Baylor College of Medicine researchers have collaborated with University of Pennsylvania’s Perelman School of Medicine to develop a groundbreaking, new blood test that will help doctors predict the severity of concussions, and if traumatic brain injuries will leave permanent damage to the brain. Considering that 15 to 30 percent of patients who suffer a concussion or other traumatic brain injury experience significant and persistent symptoms that sometimes lead to permanent brain damage and disability, the test could allow medical practitioners to take medical action early.
The BCM/Penn study, which was recently published in Frontiers in Neurology and reported on in Science Daily, is gaining a great deal of attention, given the rise of concussion awareness in U.S. sports. The study itself, according to a recent press release, “focused on a group of almost 40 individuals who ranged in age from 15 to 25. Before beginning the study, each victim was given a blood test. The test measured the level of a specific protein known as SNTF. These participants were given a series of cognitive tests.
After three months, participants who had a high level of the protein in the initial tests continued to do poorly on the cognitive tests. Radiological imaging confirmed that these patients were suffering from significant white matter damage.”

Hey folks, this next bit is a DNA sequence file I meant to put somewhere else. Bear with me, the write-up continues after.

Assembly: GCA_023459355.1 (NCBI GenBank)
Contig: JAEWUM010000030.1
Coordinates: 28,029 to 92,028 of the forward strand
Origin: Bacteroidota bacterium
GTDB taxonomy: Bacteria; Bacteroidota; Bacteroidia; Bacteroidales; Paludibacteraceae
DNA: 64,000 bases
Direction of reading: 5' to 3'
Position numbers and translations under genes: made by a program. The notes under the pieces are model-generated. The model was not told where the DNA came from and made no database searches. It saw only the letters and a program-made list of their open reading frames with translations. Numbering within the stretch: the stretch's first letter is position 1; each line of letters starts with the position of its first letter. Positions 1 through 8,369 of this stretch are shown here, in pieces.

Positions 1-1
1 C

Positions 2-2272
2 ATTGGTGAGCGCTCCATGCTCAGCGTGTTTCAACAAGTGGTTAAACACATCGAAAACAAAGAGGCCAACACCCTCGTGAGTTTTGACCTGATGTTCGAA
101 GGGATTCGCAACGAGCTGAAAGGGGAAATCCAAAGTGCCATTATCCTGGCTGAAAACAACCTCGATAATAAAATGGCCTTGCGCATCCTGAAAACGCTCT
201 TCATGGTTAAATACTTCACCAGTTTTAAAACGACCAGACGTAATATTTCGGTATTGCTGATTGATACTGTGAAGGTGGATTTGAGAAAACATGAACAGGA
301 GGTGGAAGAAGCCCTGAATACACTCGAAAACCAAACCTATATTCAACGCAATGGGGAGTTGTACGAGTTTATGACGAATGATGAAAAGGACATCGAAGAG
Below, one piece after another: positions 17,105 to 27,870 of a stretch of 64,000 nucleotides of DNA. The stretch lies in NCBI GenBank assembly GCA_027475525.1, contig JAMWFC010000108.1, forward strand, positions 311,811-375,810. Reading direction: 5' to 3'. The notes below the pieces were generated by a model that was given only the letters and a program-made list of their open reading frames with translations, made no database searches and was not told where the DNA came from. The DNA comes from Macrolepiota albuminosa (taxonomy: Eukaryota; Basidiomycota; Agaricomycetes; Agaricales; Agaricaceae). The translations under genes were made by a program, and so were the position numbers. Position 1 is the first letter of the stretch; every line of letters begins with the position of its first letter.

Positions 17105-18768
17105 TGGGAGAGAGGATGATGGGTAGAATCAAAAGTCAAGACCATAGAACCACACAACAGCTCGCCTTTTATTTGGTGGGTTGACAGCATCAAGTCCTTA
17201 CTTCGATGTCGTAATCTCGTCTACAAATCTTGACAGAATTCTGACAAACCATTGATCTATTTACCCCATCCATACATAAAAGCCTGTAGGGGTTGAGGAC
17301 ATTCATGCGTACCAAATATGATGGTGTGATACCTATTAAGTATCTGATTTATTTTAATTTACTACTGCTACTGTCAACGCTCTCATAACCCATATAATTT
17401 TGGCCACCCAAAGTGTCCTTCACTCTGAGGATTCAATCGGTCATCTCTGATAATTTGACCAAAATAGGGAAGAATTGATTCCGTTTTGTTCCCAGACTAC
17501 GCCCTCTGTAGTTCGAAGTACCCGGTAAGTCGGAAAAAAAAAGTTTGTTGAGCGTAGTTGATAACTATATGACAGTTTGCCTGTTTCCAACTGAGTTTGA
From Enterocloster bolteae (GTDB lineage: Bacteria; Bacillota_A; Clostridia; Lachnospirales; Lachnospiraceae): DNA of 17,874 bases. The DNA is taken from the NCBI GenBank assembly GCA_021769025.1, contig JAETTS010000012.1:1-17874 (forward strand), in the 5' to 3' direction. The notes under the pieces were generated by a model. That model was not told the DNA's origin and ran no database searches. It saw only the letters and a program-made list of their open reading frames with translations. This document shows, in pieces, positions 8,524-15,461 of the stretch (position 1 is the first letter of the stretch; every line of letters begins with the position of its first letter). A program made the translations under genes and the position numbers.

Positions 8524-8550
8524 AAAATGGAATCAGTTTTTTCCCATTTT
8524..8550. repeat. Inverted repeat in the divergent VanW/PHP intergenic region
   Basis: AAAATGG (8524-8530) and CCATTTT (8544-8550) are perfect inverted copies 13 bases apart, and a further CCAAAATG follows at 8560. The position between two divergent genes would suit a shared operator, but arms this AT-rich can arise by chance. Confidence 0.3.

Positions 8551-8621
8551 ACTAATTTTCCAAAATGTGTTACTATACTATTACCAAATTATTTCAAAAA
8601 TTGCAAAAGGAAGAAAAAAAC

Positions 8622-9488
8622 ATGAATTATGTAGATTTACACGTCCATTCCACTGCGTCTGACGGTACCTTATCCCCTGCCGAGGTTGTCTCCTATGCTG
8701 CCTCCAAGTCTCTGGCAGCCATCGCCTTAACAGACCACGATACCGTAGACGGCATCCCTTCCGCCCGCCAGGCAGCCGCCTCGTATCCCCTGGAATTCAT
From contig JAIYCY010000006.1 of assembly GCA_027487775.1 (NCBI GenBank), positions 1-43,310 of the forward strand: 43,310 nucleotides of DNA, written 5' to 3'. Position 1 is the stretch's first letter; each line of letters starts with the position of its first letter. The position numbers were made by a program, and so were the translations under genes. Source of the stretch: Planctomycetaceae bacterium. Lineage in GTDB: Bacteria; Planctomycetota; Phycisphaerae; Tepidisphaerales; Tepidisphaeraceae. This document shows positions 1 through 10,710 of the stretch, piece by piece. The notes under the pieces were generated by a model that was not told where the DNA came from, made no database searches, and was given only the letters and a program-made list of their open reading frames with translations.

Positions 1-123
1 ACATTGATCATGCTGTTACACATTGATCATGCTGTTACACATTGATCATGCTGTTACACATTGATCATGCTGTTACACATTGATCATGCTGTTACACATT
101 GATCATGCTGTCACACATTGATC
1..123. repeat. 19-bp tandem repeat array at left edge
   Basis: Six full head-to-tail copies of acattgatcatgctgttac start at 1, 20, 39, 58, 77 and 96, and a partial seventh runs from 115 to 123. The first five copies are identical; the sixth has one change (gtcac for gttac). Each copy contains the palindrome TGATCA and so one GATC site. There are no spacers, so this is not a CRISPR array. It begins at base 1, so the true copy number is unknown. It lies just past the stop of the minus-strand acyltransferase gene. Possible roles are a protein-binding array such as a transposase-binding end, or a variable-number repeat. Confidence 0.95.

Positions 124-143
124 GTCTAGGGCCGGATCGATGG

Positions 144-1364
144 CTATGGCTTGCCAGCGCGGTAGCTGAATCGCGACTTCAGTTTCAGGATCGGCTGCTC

Concussions are now understood to have been under diagnosed for the vast majority of modern medicine. New estimates from the CDC reveal that over 1.7 million children and adults experience concussions in the United States every year, mostly due to athletics, car accidents, and other events raining in mild to serious severity. Often times, “bumps on the head” that are seemingly mild often lead to concussions that really should be addressed by a doctor and monitored.
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Assuming that the BCM/Penn study results are supported, this new blood test could radically changed the manner in which concussions are dealt with. From a treatment standpoint, it would give doctors more detailed information about treatment, prognosis, and course of action. For those who suffer concussions, it would give patients a clearer expectation of possible long-term effects, and could also legally allow victims hold those accountable for the injuries to empirically prove permanent damage and long-term effects.